The “Birds and the Bees” and Agriculture

Christopher Green  |  5/31/2019 8:06:48 PM

Christopher Green

This spring issue of Louisiana Agriculture is centered around the “birds and the bees.” The essence of agriculture lies in the ability to harness the reproduction of plants and animals. Reproduction serves a vital role within agriculture to maintain consistent production and explore potential improvements through selective breeding. Many units within the LSU AgCenter are dedicated to programs that use reproduction as a way to not only improve agricultural plants and animals but as tools to support and conserve natural populations.

The AgCenter is using the latest technology to develop new plant varieties. The use of new DNA marker and sequencing technologies has aided in revolutionizing variety development. These “high-throughput molecular tools” have enabled researchers to gain insights on potential improvements to both rice and sugarcane varieties in ways that would previously take years to accomplish.

Work within the AgCenter isn’t just centered on agricultural plants and animals but also natural resources where investigators are studying populations and improving habitat to support successful generations of game wildlife and fishes.Research on white-tailed deer at the Bob R. Jones-Idlewild Research Station highlights a critical program that has provided a wealth of information to improve our understanding of the deer breeding season.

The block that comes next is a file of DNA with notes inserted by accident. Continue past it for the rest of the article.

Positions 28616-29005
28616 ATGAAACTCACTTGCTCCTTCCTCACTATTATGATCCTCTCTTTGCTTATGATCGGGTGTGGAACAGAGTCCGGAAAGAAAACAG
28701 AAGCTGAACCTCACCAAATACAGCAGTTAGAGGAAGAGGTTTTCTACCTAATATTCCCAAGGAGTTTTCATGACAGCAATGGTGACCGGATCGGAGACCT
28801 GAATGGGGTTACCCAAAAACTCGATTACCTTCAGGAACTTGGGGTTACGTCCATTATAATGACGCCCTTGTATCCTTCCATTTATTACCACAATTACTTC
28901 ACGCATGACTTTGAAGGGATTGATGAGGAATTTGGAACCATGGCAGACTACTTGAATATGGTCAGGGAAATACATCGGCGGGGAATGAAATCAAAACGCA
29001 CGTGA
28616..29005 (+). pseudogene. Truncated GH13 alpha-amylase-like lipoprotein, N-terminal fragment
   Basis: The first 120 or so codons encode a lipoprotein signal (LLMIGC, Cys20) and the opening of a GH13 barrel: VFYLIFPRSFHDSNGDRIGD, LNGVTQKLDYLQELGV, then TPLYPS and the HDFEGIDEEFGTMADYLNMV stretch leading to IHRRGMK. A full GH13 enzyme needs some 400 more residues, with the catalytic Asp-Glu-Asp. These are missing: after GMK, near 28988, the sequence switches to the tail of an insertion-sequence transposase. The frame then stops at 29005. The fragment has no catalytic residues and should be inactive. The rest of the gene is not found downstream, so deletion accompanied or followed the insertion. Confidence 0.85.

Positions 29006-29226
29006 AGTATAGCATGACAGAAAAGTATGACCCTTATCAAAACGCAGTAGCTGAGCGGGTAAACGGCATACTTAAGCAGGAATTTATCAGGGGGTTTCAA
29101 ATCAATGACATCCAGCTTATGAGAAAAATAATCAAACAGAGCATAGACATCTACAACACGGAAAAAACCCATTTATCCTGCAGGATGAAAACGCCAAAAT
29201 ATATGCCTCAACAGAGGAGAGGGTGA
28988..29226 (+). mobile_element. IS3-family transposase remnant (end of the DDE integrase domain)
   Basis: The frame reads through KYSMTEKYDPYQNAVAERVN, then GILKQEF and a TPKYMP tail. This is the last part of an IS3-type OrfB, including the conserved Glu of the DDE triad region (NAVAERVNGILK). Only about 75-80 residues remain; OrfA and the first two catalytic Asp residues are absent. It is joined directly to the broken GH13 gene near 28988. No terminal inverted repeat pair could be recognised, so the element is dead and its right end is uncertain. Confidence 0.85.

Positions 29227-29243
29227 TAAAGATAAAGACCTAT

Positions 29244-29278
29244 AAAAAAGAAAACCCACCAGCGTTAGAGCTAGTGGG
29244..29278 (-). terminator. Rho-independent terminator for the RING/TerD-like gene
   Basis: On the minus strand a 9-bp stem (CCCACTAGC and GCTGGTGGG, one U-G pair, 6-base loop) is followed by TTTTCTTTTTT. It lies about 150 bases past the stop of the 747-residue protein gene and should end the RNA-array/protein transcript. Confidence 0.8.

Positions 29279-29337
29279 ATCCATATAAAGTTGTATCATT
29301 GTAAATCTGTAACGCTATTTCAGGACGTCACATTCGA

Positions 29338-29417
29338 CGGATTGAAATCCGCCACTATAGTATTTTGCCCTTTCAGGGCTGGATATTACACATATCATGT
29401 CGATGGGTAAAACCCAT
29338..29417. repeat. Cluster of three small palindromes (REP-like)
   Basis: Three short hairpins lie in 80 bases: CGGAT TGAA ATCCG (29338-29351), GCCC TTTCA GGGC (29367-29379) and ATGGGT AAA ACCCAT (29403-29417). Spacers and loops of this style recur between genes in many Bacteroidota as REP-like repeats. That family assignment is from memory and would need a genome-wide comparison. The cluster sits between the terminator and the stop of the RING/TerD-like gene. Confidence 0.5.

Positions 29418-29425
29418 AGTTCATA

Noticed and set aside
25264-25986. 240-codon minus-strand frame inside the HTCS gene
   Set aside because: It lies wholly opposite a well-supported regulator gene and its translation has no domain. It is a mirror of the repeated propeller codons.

This issue also features research within the LSU AgCenter conducted on wild populations and the role reproduction and habitat quality play on the future of our environment.

As you click through the pages of this unique issue of Louisiana Agriculture, here are some highlights of what you will learn:

Other topics include the breeding of native plants to help save our coastline and the testing of new ornamental plants for our landscapes. We also pay tribute to one of our most illustrious scientists, Robert Godke, now deceased, who became world-renowned for his research on animal reproductive physiology and whose students have launched countless research projects to improve not only animal but human fertility.

Christopher Green is an associate professor in the School of Renewable Natural Resources and the lead scientist for this issue. He is also a former member of the Louisiana Agriculture editorial board.

(This article appears in the spring 2019 issue of Louisiana Agriculture.)

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Christopher Green. Photo by Olivia McClure

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